By basing security on an insecure infrastructure, EBIA silently relies on the security of several other protocols, for example, SMTP, POP3/ IMAP, HTTP, and DNS. In the long list of EBIA's shortcomings (page 25), the author does not mention the problems inherent to DNS. An attacker can take over a whole domain's email traffic by forging DNS MX [mail exchanger] replies or the mail servers' address records, and even decide for how long the domain's email is under his or her control by setting the expiration time. This attack allows for the creation of massive amounts of virtual users, or the hijacking of large numbers of existing users, and does not even require password sniffing.
On page 24, the author mentions "…roles and groups …are easy to implement with EBIA." As we understand the intended implementation, a group initiator is expected to simply publish the group's password to all members. Most security professionals advise against this practice for good reasons. For example, it is impossible to hold anyone responsible for what action occurs in the name of a group, because anyone might have used the email account. On the other hand, for more complex group authentication schemes, the same administrative overhead arises as with PKI.
Garfinkel neglects to include an address-revocation scheme. As he outlines EBIA in this article, he does not address problems with authentication data revocation. Assume that after an identity is bound to an email address, the identified owner loses control of that address. An attacker can subsequently impersonate the authenticatee by answering email using the stolen account. How would the authenticatee announce the loss of control to the authenticator? Obviously not by sending a "lost control over firstname.lastname@example.org" message from yet another address. This would let everybody run trivial denial-of-service attacks.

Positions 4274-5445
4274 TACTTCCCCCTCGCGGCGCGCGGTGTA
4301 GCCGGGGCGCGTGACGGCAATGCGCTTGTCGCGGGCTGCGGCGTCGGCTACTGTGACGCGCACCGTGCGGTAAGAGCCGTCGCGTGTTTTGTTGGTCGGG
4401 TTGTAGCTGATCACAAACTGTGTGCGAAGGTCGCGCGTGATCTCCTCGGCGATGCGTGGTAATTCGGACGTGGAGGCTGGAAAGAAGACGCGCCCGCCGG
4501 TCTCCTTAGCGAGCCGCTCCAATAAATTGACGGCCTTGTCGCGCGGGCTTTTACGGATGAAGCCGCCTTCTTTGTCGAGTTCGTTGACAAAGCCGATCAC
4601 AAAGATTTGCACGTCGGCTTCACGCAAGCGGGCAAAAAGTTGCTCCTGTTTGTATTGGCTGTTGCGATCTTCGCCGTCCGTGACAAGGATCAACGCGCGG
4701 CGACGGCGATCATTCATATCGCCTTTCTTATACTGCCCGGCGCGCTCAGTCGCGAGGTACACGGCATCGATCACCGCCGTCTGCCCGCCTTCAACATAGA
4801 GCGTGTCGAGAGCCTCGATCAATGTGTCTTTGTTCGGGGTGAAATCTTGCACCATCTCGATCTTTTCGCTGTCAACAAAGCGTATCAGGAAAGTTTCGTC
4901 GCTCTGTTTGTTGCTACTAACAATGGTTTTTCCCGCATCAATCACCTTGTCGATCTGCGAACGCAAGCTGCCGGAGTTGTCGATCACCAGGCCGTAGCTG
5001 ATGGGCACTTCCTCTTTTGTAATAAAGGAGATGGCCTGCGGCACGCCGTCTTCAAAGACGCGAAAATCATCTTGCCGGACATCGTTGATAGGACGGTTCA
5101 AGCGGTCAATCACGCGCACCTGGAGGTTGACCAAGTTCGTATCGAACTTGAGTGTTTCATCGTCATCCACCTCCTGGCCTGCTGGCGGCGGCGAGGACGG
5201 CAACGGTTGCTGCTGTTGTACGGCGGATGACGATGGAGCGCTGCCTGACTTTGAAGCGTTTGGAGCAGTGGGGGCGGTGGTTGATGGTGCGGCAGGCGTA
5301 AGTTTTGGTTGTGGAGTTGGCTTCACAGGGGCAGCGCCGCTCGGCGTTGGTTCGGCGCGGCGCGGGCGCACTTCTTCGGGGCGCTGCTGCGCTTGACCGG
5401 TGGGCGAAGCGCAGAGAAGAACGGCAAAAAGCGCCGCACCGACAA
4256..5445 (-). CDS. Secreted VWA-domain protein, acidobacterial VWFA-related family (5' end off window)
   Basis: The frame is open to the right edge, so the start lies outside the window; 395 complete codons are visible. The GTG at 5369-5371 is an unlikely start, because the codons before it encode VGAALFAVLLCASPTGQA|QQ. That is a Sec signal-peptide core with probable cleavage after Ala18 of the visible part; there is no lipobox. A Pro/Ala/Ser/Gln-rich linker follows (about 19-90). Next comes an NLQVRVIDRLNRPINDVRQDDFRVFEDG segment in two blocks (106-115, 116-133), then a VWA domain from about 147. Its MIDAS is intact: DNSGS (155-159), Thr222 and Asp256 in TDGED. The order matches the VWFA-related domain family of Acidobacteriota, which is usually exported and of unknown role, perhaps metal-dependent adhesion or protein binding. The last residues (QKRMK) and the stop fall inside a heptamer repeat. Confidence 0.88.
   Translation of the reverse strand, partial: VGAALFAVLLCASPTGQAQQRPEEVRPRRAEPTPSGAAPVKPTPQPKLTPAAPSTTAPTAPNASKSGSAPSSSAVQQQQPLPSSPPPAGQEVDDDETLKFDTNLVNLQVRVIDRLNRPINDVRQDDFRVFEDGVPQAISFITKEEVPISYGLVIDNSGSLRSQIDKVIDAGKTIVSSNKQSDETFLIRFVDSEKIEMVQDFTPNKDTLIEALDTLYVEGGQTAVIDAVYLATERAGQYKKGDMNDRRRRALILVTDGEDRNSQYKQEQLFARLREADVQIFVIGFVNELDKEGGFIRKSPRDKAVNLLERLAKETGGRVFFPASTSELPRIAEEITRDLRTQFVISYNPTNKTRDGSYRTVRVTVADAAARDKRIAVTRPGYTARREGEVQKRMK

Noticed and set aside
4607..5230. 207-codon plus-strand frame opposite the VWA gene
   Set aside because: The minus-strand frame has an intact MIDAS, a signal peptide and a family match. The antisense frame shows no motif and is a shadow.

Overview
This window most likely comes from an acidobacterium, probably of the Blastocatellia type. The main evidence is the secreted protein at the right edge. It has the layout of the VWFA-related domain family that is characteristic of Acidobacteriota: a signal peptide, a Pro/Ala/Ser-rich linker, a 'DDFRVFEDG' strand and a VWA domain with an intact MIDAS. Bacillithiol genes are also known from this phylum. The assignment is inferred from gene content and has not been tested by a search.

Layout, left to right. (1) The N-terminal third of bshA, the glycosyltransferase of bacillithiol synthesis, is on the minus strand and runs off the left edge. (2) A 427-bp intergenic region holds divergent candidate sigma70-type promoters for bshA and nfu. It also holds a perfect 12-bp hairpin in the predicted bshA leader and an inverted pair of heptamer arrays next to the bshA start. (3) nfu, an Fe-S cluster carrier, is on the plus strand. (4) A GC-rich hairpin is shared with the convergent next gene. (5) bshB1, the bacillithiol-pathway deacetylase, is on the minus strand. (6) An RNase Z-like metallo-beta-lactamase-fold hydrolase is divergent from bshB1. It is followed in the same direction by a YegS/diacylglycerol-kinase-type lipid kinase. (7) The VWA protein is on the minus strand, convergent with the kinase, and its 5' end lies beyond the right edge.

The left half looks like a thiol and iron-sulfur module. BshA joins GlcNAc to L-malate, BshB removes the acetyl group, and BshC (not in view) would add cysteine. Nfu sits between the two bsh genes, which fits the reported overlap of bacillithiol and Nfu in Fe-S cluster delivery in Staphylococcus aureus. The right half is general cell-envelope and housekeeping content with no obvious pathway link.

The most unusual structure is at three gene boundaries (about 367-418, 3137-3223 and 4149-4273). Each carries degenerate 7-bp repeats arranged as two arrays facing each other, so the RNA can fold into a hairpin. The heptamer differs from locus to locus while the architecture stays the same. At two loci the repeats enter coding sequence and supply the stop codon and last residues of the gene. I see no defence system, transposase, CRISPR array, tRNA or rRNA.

On page 25, Garfinkel asserts "Authentication should be based solely on the ability to click on an emailed link…" In so-called "phishing" attacks, attackers send emails with forged headers and embedded links, which point to Web sites disguised as those from eBay, PayPal, and so on, but in fact are under the attackers' control. This works well because very few users are familiar with URLs' technicalities, and because some browsers misrepresent the URL string. These attacks represent a serious threat to EBIA.
On that same page, Garfinkel states that, "Sites that initiate EBIA messages should digitally sign them." This means that PKI should be used to strengthen EBIA because EBIA security might not be enough on its own. Although not strictly circular reasoning (it is not the user that is required to register with a certificate authority but only the site maintainer), this idea mirrors and fuels our concerns outlined earlier.